The Ghost Dog of Graceland Cemetery
Picture this: It’s late on a cool, Friday night. You went for after work drinks with friends, maybe you stopped at the grocery store for a late night snack. However you did it, you whiled away the hours, and now it’s just after midnight. Remains of orange leaves crunch beneath your feet as you walk briskly up Clark Street on Chicago’s north side, using your coat as a shield against the wind tunnel Clark has become. You’ve kept your head turned down for the last eight blocks or so, but early in your walk, when you were feeling light from a night of easy conversation and cheap drinks, you stared up at the moon. There is nothing special about it. It’s not a blue moon or a blood moon, but it is a crisp, full moon gleaming out on a dark, clear night. Its brilliant white light reflects off the fallen and falling leaves on the dark tree-lined streets, complementing the warm light of the intermittent street lights as it tints your world a soft sepia tone.
You turn left onto Montrose Avenue and quickly reach your building, a large, old, brown brick apartment block which faces the vast Graceland Cemetery. As though on autopilot, you unlock the front door and climb the creaking carpeted stairs up to your apartment, trying desperately not to tread on that one step that wakes the downstairs neighbor’s beagle. Carelessly, you unlock the door before throwing your bag on the floor, shaking off your coat, and kicking off your shoes. In the kitchen you search for a cup, and opt for a slightly dirty one in the sink, fill it from the tap and walk to the window to stare out into the still night. As your eyes scan the eternal peace of the cemetery, something catches your eye. Two somethings, actually. A set of red eyes stares up at you, and your heart skips a beat.
You blink hard. When you open your eyes again they still find the pair of red ones, and now you notice they are attached to a large, ghostly dog. He looks almost like the figure of the grim in Harry Potter, and you think you must be mistaken. But each time you glance, a large, wild-looking dog with glowing red eyes standing beside the early 20th Century mausoleum belonging to Ludwig Wolff stares back.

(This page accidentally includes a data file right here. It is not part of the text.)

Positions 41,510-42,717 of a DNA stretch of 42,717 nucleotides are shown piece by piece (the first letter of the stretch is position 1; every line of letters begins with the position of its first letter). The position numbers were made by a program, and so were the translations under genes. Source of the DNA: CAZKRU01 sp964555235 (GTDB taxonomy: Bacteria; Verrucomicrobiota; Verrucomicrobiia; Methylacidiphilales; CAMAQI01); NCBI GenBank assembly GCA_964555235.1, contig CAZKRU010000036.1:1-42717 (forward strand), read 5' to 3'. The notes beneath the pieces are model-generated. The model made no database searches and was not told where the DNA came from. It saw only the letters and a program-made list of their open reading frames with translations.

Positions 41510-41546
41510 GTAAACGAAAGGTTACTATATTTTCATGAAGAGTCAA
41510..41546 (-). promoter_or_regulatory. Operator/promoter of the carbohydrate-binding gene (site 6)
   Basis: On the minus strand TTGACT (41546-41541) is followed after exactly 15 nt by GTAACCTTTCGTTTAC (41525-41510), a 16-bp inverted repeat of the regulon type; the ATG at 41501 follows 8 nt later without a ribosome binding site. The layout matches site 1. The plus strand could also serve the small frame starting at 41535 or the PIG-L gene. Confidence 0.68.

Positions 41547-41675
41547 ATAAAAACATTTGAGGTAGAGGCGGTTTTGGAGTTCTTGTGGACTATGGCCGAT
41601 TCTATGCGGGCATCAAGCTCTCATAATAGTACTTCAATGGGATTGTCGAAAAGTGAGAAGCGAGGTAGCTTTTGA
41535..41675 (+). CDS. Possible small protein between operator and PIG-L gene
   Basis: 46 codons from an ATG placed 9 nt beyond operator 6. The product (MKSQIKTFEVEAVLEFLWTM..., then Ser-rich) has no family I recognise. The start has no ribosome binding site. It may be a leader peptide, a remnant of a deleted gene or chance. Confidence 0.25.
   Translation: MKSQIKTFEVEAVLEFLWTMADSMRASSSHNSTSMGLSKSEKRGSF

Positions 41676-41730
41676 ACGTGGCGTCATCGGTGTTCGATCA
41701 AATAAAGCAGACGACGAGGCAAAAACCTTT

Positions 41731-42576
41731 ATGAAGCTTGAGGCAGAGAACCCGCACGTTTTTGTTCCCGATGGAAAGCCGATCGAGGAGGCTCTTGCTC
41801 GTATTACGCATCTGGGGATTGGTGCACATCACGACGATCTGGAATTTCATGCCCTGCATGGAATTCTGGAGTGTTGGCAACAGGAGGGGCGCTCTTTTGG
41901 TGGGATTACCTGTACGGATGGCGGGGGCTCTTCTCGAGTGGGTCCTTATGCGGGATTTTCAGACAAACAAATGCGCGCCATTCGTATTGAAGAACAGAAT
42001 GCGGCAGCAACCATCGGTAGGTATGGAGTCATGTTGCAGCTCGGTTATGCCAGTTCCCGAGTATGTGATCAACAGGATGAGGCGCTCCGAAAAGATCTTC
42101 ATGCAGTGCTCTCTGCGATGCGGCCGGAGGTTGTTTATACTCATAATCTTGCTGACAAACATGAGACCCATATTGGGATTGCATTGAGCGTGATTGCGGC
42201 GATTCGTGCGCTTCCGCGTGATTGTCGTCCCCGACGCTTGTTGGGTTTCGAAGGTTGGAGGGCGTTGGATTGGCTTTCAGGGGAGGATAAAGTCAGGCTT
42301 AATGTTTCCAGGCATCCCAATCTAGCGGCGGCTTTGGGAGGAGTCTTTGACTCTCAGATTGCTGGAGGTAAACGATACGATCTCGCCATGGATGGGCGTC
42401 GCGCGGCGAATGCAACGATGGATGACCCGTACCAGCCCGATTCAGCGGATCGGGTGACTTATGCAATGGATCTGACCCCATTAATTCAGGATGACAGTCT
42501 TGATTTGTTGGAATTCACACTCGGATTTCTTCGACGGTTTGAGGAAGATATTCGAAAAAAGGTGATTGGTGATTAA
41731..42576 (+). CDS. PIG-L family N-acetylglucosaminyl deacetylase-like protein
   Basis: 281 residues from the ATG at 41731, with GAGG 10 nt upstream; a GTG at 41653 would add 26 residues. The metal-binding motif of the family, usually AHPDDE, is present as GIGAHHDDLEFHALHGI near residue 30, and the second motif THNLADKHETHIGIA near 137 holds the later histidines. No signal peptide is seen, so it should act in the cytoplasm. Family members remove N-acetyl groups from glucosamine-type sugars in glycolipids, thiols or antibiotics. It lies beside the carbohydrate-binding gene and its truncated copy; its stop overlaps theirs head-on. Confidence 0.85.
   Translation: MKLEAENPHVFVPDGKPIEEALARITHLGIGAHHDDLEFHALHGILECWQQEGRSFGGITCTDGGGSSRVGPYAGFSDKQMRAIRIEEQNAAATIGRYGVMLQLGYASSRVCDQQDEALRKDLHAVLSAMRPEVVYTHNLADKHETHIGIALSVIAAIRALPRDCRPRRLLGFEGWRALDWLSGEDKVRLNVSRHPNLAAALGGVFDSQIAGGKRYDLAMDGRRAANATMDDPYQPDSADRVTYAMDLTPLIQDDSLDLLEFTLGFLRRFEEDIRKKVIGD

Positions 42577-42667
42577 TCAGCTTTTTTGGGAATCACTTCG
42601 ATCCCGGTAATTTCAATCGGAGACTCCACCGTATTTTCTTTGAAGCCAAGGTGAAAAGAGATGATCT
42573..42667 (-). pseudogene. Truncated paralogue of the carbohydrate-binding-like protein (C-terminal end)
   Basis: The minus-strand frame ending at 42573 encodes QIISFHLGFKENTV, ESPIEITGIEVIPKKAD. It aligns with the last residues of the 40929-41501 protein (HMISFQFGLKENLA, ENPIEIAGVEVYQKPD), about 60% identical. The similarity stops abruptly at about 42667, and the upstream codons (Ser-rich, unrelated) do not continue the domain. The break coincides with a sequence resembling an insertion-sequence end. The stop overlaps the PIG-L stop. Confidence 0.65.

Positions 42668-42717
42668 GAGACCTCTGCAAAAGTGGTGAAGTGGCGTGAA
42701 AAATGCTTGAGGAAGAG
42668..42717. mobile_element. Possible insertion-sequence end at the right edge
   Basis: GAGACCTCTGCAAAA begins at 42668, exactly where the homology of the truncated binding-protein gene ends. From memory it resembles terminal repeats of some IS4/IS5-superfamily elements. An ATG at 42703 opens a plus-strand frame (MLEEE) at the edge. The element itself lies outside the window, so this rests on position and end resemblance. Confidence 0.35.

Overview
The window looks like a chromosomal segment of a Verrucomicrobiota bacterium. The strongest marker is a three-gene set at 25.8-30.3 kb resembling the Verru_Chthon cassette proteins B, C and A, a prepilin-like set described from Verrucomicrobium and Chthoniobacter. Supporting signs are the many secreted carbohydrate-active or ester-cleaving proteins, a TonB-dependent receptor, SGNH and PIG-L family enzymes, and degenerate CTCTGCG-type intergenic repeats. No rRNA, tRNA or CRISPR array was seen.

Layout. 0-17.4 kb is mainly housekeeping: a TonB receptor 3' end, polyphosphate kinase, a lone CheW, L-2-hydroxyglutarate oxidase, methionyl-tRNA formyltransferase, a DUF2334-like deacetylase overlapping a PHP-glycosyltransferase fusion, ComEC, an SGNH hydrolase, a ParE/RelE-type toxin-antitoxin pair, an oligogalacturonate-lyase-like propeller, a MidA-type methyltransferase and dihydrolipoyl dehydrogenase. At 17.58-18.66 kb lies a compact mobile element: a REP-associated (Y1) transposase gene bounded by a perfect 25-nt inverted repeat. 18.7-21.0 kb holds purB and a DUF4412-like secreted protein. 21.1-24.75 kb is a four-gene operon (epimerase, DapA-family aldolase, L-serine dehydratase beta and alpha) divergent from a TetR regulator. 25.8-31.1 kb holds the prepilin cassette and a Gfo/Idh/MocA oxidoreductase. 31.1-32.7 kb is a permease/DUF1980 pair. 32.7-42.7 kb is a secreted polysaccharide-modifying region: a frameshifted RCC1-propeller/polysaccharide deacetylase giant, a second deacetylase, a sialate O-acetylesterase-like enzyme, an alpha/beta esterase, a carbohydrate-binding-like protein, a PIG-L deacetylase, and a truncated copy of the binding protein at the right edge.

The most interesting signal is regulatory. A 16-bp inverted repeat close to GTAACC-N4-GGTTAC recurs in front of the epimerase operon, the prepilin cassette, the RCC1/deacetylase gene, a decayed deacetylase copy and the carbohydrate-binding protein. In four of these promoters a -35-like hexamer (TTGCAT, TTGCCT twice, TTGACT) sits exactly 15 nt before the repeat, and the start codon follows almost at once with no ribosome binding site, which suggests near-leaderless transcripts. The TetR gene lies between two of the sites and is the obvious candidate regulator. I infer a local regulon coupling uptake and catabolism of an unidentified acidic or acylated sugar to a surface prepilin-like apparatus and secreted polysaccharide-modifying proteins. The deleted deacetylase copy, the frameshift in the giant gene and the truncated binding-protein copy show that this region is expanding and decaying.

Graceland Cemetery, founded in 1860, has its fair share of supposed hauntings, which comes with the territory of being a burial ground. If you are a believer, it is home to ghost girls, haunted statues, regular ghosts, and Ludwig Wolff’s ghost dog.
Ludwig Wolff had an eventful and heartbreaking life. He moved from Germany to the United States in the late 19th Century, worked as a coppersmith and eventually founded a successful plumbing company that made him a very wealthy man. Unfortunately, 8 years before his death, two of his daughters and two of his grandchildren died in the tragic 1903 Iroquois Theatre fire in downtown Chicago which claimed hundreds of lives and forever changed theatre safety regulations.
When Wolff died in 1911, he was buried in a somewhat eccentric grave. From the outside it’s a beautiful, if understated, mausoleum, set partially below ground. The inside, however, reflects Wolff’s fear of being buried alive: there are bells and mechanisms to alert cemetery workers of an accidental live burial, and the above ground part of the grave allows for airflow to provide oxygen, again, in case Wolff was buried alive. Luckily, it seems that none of these safety features were needed and that Wolff was truly dead when he was laid to rest. Although Wolff is at peace, legend has it that his grave is home to the restless spirit of a ghost dog who returns to Wolff’s grave with each full moon.
The legend varies, some say it’s his ghost dog, some say it’s a ghost dog, and perhaps because of his name, some say it is actually a ghost wolf. Skeptics say it’s a coyote. Of these options, the ghost dog belonging to Wolff is the most popular and the most appealing, because it implies an otherworldly dedication between master and canine. Whether the ghost dog appeared shortly after Wolff’s burial or half a century later, we can’t be sure. Wolff’s grave is on the perimeter of the cemetery and can easily be seen by the apartment buildings across the street whose residents have raised the profile of the spectral canine.
In researching this piece, I had a brief interaction with a Chicago-based ghost historian/creepy history expert. I had been pointed in their direction and sent them a few clarifying questions over email, only to be met with swift rebuttal. This person replied only to say that this Wolff’s ghost dog is Chicago’s least believable ghost story and is not worth spending time on or researching.
I disagree. Testing believability is not my purpose. If we take a folklorist’s perspective on ghost stories, rather than a haunted tour guide’s, believability becomes irrelevant. Whether or not you believe that a ghost dog waits at Wolff’s grave at each full moon, there is value in the fact that we tell this story. On the one hand, people may enjoy the story simply because it’s a lighthearted spooky tale with low stakes set in a beautiful, historic cemetery, and that’s perfectly alright. But as demonstrated here, we have long been fascinated by the connection between pet and person after death, both on a personal and broader social level.